She-Hulk #3

[15 February 2006]

By William Gatevackes

She-Hulk#3 is actually She-Hulk#100. Really. If you add together the 25 issues of The Savage She-Hulk, the 60 issues of The Sensational She-Hulk, the 12 issues of the first, adjective-less She-Hulk series and the 3 issues of the current She-Hulk series, you have 100 issues featuring She-Hulk as a main character.

She-Hulk is a character rumored to have been created as a means of protecting a copyright. She was created so that no other company could leech off the popularity of Marvel’s Hulk by creating a She-Hulk of their own. Taking this into consideration, it’s amazing the character would still be seen in comic books at all, let alone making its 100th appearance in a comic bearing its name.

In most cases, anniversary issues are special occasions. They’re bigger than normal, feature either special guest stars or a culmination of an important storyline, and usually provide a recap of the history of the character contained within. She-Hulk#3 is an anniversary issue in this classic tradition.

She-Hulk#3 wraps up a recent storyline of the title. She-Hulk was hired as a lawyer in a case involving time travel. A jury was pooled from across time and one of the jurors pulled from the past was her recently killed teammate, Hawkeye. She-Hulk attempted to pass on a message to Hawkeye so that he may avoid his untimely demise. This was a crime in the eyes of the “Time Variance Authority”, which polices the time stream. They arrested She-Hulk and put her on trial. She-Hulk is not only defending her life, but also her very existence, for the punishment for her crime would be her being erased from all history.

This story lends itself to the usual trappings of an anniversary issue. People from throughout She-Hulk’s life are brought to the future to speak in her defense. This leads to guest stars aplenty, everyone from the Hulk and the Fantastic Four to the members of the supporting cast of her previous series. Recapping She-Hulk’s life through witness testimony is a unique way of chronicling the character’s history that makes it interesting for the reader.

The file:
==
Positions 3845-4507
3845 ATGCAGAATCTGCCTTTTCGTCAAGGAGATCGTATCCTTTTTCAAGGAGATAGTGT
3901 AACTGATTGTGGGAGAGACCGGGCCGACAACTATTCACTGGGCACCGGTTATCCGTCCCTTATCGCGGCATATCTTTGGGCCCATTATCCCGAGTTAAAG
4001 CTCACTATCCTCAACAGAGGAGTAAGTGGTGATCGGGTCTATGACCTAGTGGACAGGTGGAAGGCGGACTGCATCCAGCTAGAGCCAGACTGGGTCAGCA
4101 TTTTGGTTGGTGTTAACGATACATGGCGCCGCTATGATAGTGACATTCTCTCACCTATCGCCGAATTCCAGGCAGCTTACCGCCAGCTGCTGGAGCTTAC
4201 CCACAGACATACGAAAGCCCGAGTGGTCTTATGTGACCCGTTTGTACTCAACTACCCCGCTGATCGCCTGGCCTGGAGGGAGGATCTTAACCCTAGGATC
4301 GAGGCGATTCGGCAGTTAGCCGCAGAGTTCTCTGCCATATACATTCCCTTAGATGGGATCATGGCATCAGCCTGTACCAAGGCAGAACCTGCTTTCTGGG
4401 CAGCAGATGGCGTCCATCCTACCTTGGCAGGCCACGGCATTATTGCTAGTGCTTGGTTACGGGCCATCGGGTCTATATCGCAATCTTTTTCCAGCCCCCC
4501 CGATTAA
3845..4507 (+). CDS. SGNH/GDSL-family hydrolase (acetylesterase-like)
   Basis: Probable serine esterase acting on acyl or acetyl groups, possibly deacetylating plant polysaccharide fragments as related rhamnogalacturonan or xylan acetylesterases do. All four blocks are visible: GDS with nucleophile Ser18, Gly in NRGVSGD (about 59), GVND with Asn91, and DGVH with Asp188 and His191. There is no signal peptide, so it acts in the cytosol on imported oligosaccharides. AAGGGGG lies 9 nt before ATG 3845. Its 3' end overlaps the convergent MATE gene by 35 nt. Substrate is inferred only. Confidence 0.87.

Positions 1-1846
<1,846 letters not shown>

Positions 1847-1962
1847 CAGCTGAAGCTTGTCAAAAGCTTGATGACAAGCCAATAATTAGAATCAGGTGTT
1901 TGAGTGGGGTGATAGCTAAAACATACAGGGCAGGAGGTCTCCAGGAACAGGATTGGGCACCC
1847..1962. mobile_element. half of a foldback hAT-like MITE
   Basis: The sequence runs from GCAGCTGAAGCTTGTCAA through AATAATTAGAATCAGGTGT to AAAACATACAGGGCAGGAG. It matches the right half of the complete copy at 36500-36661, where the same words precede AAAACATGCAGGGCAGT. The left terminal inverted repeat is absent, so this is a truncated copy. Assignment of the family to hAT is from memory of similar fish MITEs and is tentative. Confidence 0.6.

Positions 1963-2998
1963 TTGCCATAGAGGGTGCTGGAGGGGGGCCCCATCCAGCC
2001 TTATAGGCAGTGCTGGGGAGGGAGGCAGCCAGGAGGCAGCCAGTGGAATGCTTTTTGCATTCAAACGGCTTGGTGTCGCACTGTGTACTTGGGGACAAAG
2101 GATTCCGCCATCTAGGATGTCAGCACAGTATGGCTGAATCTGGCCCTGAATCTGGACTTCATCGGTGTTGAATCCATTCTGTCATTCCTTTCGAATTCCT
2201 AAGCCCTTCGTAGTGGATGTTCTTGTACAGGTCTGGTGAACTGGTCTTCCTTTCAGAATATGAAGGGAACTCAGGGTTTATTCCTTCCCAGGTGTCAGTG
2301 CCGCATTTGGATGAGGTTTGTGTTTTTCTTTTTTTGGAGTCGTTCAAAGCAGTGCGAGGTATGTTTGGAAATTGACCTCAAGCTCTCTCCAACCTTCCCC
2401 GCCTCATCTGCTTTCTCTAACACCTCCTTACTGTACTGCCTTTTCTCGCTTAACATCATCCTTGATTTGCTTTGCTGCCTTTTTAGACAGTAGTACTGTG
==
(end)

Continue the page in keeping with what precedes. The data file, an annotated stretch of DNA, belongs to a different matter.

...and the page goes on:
Each piece of testimony is drawn by a different artist, which is why the artist credit features so many names. The guest artists add a special touch to the issue, especially artists with a history on the character such as Mike Vosburg, who drew part of the original Savage She-Hulk series, and Mike Mayhew, who was the cover artist on the last She-Hulk series.

Dan Slott writes an excellent issue. Writing a story about time travel is always a risky prospect, but Slott crafts an easy-to-understand story that doesn’t leave the reader confused. And the fact that he tailors his writing to each individual artist doesn’t go unnoticed. Each segment fits the style of the artist that draws it, which adds to the enjoyment of the issue.

As an added bonus, the first issues of The Savage She-Hulk and The Sensational She-Hulk are reprinted in their entirety. This gives readers new to the character a vital insight as to where the character came from and how she got to where she is today.

She-Hulk #3 is a sterling example of a great anniversary issue. It gives readers a lot for their money. It respects the 25 year history of the character while telling a satisfying story that stands on its own. It’s an issue which makes fans of She-Hulk look forward to the next 100 issues.

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